Cuomo Says CBPP Report Shows Need for Affordable Housing FWD

Tom Boland (wgcp@earthlink.net)
Tue, 16 Jun 1998 06:47:16 -0700 (PDT)


The Center on Budget and Policy Priorities' news
release is available from the group's website at http://www.cbpp.org
Contact: U.S. Department of Housing and Urban Development, 202-708-0685

http://www.usnewswire.com/topnews/Current_Releases/0615-106.txt
FWD  U.S. Newswire - 15 Jun 11:23


     CUOMO SAYS NEW REPORT SHOWS NEED FOR AFFORDABLE HOUSING

     Cuomo Says New Report by Center on Budget and Policy Priorities
     Shows Strong Need for More Affordable Housing


   WASHINGTON, June 15 /U.S. Newswire/ -- Housing and Urban
Development Secretary Andrew Cuomo said a new report issued today by
the Center on Budget and Policy Priorities documents the need for
additional affordable housing and for approval of housing and
community development funding proposed by President Clinton.

   "Unfortunately, there are a lot more $6-an-hour jobs than
$6-an-hour apartments," Cuomo said.  "Too many poor families are only
spectators looking from a distance at the economic prosperity
benefiting most Americans. These families are struggling desperately
to avoid becoming homeless, and the federal government needs to
create more affordable housing to meet their needs."

   The report by the Center on Budget and Policy Priorities says the
shortage of low-rent housing in the United States reached a record
high in 1995, when the number of low-income renter households
exceeded the number of low-cost rental units by 4.4 million. Congress
has not funded new housing assistance vouchers for low-income
families, the elderly and disabled since 1995.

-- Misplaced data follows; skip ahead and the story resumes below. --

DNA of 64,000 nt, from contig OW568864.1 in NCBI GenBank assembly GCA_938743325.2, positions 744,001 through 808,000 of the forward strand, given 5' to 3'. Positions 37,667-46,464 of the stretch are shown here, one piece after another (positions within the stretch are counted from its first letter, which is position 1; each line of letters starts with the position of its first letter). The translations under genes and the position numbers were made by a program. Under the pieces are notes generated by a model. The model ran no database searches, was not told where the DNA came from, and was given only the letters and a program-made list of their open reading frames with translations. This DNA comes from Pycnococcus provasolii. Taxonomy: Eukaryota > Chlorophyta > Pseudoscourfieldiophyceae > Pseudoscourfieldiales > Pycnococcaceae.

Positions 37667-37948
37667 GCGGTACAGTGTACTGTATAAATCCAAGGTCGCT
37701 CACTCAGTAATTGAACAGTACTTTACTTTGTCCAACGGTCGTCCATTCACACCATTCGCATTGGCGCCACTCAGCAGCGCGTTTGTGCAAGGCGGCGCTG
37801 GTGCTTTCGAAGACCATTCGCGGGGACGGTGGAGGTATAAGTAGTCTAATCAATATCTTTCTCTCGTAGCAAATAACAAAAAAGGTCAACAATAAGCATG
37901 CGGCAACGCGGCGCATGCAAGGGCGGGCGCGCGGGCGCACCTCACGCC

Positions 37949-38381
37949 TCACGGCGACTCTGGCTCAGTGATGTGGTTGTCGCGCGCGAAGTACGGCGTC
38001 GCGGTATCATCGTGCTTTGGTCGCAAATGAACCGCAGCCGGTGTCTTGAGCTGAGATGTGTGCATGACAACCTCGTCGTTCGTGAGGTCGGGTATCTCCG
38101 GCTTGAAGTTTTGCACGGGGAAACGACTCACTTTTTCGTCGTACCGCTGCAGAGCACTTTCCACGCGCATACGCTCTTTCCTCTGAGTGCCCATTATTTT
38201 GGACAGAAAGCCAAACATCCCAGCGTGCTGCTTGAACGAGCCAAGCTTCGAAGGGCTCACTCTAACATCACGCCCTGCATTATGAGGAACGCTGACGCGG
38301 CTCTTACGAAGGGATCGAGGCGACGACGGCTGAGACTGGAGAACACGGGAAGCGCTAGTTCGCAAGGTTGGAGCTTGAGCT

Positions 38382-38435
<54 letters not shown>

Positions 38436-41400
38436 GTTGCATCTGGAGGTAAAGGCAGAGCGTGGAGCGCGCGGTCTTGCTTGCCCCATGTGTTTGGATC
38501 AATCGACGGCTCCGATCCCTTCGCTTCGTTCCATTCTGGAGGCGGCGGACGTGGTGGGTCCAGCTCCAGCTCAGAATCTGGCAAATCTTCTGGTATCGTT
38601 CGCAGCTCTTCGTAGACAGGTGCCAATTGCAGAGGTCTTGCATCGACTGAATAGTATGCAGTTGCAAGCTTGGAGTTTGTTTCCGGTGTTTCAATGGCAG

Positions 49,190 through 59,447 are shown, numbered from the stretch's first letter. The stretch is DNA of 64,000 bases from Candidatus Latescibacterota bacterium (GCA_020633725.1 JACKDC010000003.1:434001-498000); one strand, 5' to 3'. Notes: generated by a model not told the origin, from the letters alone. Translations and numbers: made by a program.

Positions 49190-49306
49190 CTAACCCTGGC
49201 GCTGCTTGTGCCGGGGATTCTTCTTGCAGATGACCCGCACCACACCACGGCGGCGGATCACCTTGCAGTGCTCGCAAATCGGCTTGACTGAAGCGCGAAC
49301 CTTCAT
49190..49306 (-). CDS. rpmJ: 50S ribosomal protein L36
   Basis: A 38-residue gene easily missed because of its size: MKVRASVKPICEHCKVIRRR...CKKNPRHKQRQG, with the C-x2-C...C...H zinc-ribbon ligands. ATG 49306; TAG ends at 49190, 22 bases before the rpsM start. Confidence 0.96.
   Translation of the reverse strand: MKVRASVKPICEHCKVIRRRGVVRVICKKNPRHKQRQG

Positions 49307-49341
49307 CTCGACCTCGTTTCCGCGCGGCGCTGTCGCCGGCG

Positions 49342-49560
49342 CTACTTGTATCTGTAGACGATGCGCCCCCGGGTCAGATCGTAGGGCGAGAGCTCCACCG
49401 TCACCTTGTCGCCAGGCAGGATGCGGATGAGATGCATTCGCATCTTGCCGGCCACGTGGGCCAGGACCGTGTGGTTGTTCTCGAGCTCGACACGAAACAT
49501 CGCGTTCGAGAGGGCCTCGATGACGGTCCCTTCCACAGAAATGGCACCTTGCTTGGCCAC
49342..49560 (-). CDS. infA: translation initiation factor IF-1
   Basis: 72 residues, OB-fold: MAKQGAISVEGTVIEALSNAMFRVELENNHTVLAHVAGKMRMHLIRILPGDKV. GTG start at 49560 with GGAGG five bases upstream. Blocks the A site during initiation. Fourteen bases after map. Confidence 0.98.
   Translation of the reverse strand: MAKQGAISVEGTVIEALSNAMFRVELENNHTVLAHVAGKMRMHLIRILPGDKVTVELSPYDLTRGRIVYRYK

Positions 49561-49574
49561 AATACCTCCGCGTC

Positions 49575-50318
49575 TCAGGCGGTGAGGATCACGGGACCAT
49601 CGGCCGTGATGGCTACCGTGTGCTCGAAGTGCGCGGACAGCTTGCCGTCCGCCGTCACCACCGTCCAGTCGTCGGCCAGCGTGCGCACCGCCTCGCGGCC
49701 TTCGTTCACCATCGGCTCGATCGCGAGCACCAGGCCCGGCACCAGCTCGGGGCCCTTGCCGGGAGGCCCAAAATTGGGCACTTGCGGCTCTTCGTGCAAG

Cuomo said the Center's report shows the increasing need for
affordable housing that was documented by a HUD report issued in
April. The HUD report said that despite America's booming economy, a
record 5.3 million households with very low incomes -- including
growing numbers of working poor and suburban as well as urban
families -- have a desperate need for housing assistance. These
families pay 50 percent or more of their income for rent but can't
get housing subsidies because HUD does not have funds to provide the
assistance. The HUD study was based on 1995 Census data.

   President Clinton has requested funding for a series of
initiatives in his proposed 1999 federal budget to increase the
supply of affordable housing, including: $585 million for 103,000 new
rental assistance vouchers, 50,000 of which would help welfare
recipients get and keep jobs; $135 million for increased funding for
homeless grants; $50 million for additional HOME program grants; $11
million for a new HOME bank to finance affordable housing; and a
substantial expansion of the Low-Income Housing Tax Credit to create
as many as 180,000 units of new affordable rental housing over the
next five years.

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